Poison ivy has been around forever and may have behaved itself by staying out of our yards and groundcover beds ... until now.
Every time there is a situation that affects our landscapes, likely a corresponding condition is favoring nature. For example, if you don’t mow the lawn for a season, you get an interesting mix of weeds germinating and growing to outcompete the lawn grasses. The same can be said of our perennial beds, too. In nature, away from our landscapes, you would expect to find poison ivy in open woods, fence rows, road sides and woodland edges, but it could be just about anywhere.
Poison ivy can and does take on a few forms as it grows and matures. In its smallest form, it sprouts from seed into a seedling that quietly grows in the understory or at the edge of the woods. Later as it becomes more established, poison ivy can become a rambling vine growing along the forest floor or the brush next to your mowed lawn.
While it is still young, you can find it with dull or shiny leaves with some red tinge to them. Poison ivy does not seek out places to climb, but it does take advantage of fences, and small and medium-sized shrubs. Without a shrub or fence to grow on, it can grow together creating a shrub on its own.
When poison ivy comes upon a tree, it will change form yet again. As the vine begins to grow up the trunk, the plant creates aerial roots anchoring itself to the trunk. The sky is the limit in terms of how high it will climb. Old established vines can be several inches in size and each leaf can be quite large, confusing us in identification. As a climbing vine up the tree trunk, the last phase of growth becomes reproductive with flowers and berries with seeds inside.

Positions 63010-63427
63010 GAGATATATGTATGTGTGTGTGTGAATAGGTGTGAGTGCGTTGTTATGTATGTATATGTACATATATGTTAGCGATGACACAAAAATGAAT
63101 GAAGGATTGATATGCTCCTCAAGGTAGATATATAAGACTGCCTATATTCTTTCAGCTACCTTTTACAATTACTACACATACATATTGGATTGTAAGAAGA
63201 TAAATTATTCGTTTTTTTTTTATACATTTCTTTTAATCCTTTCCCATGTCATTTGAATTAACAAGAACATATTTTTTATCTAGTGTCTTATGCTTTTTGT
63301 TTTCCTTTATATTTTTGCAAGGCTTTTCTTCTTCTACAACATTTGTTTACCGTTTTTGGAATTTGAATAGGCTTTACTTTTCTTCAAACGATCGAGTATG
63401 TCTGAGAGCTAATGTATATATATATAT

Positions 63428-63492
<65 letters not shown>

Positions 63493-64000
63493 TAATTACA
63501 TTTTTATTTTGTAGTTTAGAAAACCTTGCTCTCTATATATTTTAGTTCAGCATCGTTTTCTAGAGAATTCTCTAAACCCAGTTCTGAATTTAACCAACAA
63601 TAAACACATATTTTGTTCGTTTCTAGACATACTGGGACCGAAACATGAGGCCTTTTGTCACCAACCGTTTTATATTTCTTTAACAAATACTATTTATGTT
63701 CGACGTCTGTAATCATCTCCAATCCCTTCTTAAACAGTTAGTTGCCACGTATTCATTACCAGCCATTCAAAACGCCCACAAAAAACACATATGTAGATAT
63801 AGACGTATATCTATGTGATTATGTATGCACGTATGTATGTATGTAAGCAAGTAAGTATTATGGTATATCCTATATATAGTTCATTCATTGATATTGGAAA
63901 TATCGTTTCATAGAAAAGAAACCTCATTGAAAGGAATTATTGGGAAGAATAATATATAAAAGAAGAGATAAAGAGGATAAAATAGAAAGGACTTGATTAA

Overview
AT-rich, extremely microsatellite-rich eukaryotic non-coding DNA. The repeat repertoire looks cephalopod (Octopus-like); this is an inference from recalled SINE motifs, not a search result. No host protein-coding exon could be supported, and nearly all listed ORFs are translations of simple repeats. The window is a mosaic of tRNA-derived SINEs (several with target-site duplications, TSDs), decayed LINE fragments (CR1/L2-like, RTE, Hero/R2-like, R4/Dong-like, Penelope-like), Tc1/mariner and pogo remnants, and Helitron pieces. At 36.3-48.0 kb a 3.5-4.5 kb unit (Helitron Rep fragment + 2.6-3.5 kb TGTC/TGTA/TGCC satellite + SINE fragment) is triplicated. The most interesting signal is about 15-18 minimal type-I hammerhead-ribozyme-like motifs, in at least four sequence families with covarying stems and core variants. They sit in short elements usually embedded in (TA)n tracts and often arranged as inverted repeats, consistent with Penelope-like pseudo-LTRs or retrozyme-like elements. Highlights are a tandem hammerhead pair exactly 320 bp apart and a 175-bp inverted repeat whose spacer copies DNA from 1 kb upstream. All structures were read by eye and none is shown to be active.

When you find poison ivy in the yard, it likely will be the young plant just starting out or at the start of vining. One of the best things you can do is show and teach every family member what it looks like so it can be avoided. Not everyone has the same sensitivity or reacts the same, but everyone should know what it looks like and where in the yard it is. Remember, the leaves are in sets of three.
Whenever you work around poison ivy, wear plenty of clothes to protect your body. The oil in the stems and leaves causes the dermatitis. In the winter, you can use pruners and carefully cut it out of shrubs or cut and remove the vine as it crawls along the surface. Even in the winter, you can get a mild case of dermatitis from the little oil left in the stems and vines.
There are chemical treatments available for controlling this plant. Since it is a woody plant, it will take more time to get it under control and repeated applications are often needed. Read those labels carefully, as some products may only “suppress” poison ivy.
• Richard Hentschel is a horticulture educator with University of Illinois Extension, serving DuPage, Kane and Kendall counties. Get more garden and yard updates with “This Week in the Garden” on Facebook at facebook.com/extensiondkk/videos. The 2017 Kendall County Master Gardener Help Desk currently is open from 9 a.m. to 12:30 p.m. Monday, Wednesday and Friday at 630-553-5823 or at email@example.com.